A new research project looking at optimum layouts for offshore electrical connections for marine energy farms has developed a ‘decision tree’ to help guide designers and developers towards the most cost effective array configuration for their development.
The Optimum Electrical Array Architectures report, produced by the Offshore Renewable Energy (ORE) Catapult with support from energy consultancy TNEI, looked at the existing electrical array options available for collecting and transmitting power from offshore marine devices back to shore, and evaluated how certain considerations, such as the choice of device type, size of project, and distance to the connection point dictates the best array architecture for the site.
Vicky Coy, Project Manager at ORE Catapult, said:
“One of the major challenges the marine industry faces is the design of a cost effective and efficient electrical network to collect and transmit power from multi device wave and tidal arrays to shore.
“One solution is to connect each individual device to shore, but for arrays further from shore or with complex landfall conditions, a marine electrical array will need to be designed and built.”
“The aim of the project was to identify a preferred marine electrical architecture that can be adopted by as many wave and tidal developments as possible. The final report concludes that currently there is no ‘one size fits all option’ that will suit every project, but using the ‘decision tree’ will help developers decide on the best, and most cost effective, array option for them.”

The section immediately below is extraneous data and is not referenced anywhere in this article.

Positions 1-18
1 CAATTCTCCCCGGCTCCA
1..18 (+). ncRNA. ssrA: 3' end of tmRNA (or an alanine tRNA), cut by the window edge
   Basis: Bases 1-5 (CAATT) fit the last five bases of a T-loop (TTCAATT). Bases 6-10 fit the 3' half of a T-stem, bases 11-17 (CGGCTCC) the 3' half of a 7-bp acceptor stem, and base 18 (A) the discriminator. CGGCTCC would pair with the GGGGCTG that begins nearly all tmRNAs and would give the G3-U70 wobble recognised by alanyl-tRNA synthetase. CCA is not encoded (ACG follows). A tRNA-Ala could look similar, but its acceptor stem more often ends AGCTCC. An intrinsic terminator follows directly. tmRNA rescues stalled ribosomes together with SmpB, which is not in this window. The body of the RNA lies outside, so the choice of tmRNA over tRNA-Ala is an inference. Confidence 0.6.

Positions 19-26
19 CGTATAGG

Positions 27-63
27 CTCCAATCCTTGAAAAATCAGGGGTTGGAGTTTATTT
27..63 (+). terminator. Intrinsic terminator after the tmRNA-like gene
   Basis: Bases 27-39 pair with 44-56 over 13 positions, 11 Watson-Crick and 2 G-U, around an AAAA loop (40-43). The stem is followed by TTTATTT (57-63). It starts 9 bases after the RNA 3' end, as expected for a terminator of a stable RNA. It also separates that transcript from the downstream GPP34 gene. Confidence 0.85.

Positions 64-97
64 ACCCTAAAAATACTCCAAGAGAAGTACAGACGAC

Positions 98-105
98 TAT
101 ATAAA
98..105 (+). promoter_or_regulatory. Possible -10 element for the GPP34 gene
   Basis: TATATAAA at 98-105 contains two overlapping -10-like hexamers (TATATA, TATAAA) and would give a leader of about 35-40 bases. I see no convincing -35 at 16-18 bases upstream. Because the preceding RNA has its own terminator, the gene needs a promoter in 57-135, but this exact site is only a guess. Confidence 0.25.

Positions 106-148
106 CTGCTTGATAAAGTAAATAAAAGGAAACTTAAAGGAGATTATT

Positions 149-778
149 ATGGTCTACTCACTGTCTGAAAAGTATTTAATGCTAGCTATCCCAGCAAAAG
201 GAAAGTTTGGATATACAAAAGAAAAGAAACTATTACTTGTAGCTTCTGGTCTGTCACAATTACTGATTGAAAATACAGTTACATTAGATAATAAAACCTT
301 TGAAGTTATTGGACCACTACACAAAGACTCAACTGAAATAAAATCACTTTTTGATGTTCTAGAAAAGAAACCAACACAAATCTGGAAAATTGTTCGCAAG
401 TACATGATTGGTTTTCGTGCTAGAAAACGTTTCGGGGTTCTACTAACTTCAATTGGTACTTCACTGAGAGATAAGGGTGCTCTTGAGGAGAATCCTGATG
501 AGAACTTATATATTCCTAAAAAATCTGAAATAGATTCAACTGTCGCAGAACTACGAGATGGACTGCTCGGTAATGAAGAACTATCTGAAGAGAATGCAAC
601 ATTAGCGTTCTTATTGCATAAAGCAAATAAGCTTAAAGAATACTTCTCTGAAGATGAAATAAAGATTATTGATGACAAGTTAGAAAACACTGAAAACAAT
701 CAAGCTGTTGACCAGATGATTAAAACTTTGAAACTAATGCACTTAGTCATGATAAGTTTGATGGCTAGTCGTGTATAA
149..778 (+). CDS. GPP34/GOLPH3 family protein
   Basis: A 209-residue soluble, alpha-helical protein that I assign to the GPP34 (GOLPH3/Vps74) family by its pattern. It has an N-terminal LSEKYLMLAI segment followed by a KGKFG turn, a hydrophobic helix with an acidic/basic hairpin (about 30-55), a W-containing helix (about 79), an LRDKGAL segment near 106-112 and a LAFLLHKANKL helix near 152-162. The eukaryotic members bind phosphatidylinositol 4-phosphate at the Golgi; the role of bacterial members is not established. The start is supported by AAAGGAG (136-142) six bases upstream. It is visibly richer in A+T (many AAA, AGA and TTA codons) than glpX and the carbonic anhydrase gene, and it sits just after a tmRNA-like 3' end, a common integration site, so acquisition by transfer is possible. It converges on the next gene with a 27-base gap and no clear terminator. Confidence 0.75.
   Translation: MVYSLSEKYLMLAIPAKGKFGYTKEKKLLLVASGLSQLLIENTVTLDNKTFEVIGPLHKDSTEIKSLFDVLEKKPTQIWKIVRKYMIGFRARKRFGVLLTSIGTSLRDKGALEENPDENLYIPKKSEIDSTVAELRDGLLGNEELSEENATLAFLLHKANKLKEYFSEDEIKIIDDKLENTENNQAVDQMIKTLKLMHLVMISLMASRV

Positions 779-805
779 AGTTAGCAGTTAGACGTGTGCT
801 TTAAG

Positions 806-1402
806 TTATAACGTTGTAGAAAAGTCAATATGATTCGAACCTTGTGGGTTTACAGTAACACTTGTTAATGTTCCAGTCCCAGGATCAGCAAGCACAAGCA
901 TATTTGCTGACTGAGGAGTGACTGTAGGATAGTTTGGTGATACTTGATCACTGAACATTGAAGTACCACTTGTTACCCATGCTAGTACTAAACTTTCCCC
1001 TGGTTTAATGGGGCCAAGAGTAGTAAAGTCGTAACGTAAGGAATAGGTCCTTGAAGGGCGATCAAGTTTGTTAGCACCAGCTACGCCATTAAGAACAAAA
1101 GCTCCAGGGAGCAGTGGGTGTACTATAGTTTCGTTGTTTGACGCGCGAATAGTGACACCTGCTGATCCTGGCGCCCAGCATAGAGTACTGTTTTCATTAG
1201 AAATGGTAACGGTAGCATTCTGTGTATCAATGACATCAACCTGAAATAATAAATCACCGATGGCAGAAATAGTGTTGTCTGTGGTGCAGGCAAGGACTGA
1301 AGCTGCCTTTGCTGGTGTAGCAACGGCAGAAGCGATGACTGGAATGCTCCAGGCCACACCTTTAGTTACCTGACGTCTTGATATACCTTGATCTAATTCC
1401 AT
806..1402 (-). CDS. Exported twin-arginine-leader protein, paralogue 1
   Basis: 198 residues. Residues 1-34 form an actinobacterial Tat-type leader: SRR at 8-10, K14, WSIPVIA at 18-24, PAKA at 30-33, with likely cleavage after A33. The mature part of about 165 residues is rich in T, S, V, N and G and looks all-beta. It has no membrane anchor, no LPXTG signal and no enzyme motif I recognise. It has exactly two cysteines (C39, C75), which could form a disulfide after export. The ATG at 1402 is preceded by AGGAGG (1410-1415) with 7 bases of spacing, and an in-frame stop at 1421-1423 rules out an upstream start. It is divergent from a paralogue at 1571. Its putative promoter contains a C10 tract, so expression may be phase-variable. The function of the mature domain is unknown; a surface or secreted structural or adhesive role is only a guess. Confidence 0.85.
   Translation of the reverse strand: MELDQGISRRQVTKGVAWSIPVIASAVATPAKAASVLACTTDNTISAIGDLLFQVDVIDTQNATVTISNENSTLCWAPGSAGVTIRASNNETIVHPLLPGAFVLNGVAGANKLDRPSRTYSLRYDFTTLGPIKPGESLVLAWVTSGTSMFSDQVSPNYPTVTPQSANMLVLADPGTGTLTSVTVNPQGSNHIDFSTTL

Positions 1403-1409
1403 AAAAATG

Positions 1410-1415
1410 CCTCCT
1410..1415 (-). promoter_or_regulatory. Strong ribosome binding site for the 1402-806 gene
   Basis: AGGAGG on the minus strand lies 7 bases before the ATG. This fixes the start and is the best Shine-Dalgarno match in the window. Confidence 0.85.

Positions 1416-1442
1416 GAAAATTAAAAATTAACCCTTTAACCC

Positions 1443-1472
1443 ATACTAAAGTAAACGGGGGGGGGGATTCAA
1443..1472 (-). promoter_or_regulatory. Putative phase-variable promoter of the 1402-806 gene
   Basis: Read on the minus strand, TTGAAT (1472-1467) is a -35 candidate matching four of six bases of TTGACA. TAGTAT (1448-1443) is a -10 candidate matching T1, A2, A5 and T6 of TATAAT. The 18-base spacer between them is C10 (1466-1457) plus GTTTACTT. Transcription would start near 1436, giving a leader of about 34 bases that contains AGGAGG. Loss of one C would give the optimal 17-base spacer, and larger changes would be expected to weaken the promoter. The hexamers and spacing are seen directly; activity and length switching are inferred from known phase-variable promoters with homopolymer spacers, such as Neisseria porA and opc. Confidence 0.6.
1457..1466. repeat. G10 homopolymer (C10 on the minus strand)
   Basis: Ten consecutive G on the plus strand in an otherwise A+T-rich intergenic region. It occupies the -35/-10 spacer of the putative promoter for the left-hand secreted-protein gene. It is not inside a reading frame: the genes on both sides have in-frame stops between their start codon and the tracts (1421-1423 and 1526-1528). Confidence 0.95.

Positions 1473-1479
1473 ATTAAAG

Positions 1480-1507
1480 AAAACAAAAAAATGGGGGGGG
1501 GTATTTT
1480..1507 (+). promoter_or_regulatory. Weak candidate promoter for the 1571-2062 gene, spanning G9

Four existing architecture array options currently available for the connection of large scale marine energy devices were evaluated:
The project also identified that a number of technology development opportunities exist to further develop array architectures that will reduce the electrical infrastructure costs of future marine energy farms. ORE Catapult is keen to work with industry to drive forward these development opportunities, and has launched a number of technology innovation challenges in the area of electrical yield architecture.